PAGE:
Risk of Covid-19 Infection May Increase 90 Days After Second Dose of Pfizer Vaccine

EFE.- A study registered a gradual increase in the risk of infection by Covid-19 from the 90 days after receiving a second dose of the vaccine from Pfizer/BioNTech, published the magazine The British Medical Journal (BMJ). In their most recent issue, researchers explained that a third dose is suggested.

On the other hand, a study by the Research Institute of the Leumit Health Services, on Israel, confirms that the Pfizer/BioNTech provided “excellent protection” in the first weeks after the vaccination, but suggests that it decreases for some individuals over time.

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“Examining the time since vaccination and the risk of infection could provide important clues about the need for a third injection and the best time for it,” the weekly magazine reads.

Researchers interviewed by BMJ examined the medical records of 80,57 adults (with a mean age of 44 years), who had been tested for PCR at least three weeks after their second injection, and that they had no evidence of a previous infection by Covid-19.

Of these 80 thousand 57 participants, 7,973 (9.6%) had a positive test result; these individuals were matched with negative controls of the same age and ethnic group who were tested in the same week.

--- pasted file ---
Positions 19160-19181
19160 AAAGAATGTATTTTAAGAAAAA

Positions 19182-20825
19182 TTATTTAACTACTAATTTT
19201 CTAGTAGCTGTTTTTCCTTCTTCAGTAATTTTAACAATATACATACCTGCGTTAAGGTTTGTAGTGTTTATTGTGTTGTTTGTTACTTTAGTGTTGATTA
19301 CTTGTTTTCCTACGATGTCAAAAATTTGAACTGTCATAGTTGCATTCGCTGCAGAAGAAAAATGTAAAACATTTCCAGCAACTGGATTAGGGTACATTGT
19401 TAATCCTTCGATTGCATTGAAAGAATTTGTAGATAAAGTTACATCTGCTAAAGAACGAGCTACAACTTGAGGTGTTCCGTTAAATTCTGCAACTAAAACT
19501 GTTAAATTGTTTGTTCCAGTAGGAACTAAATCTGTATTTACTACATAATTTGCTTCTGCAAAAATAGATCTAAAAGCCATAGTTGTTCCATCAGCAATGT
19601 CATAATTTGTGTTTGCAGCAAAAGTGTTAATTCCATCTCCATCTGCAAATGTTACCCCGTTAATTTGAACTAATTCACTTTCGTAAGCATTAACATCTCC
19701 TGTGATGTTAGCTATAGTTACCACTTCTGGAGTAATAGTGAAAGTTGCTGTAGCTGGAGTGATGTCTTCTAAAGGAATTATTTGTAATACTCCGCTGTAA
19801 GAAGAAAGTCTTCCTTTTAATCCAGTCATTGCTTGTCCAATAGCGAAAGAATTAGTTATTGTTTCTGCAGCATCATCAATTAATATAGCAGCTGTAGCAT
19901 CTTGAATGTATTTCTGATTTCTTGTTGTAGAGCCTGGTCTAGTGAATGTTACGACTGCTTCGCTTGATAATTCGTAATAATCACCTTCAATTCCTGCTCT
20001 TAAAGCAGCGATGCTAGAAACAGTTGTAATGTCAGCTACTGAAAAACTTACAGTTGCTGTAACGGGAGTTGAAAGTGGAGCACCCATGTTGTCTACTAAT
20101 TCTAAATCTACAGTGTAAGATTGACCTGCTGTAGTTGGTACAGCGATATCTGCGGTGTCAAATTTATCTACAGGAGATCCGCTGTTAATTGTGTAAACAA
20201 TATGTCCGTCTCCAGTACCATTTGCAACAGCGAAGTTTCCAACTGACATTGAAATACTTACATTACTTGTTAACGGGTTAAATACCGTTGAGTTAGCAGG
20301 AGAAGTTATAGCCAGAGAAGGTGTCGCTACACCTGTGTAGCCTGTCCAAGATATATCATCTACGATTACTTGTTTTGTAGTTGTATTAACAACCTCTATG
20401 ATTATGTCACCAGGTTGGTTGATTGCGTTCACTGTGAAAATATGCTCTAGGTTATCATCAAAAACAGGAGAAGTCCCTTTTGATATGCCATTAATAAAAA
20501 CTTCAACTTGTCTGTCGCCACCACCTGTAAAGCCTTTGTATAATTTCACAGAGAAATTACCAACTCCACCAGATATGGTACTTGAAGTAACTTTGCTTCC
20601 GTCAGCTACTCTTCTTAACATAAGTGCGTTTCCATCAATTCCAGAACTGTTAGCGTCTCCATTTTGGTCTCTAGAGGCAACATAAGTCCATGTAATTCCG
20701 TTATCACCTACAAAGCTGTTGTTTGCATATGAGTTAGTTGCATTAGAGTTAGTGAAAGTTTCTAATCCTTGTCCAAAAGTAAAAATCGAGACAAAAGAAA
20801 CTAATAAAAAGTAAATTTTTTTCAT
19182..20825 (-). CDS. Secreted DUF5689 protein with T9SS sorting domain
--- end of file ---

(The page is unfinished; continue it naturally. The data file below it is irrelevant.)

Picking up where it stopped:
According to the work, the rate of positive results increased with the time elapsed since the second dose.

For example, in all age groups, 1.3% of participants tested positive between 21 and 89 days after the second dose, but this figure increased to 2.4% after 90 or 119 days; to 4.6% after 120 or 149 days; at 10.3% after 150 or 179 days; and to 15.5% after 180 days or more.

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After taking into account other potentially influential factors, the scientists found “a significantly increased risk” of infection with the time elapsed since a second dose, the note concludes.

The researchers acknowledge that the interpretation of their results is limited by the observational design and cannot rule out the possibility that other unmeasured factors, such as household size, population density, or variance of the population. virus, may have had an effect.

However, this is a large study of people who received the same vaccine and a detailed analysis of the data was possible, “which suggests that the results are robust.”

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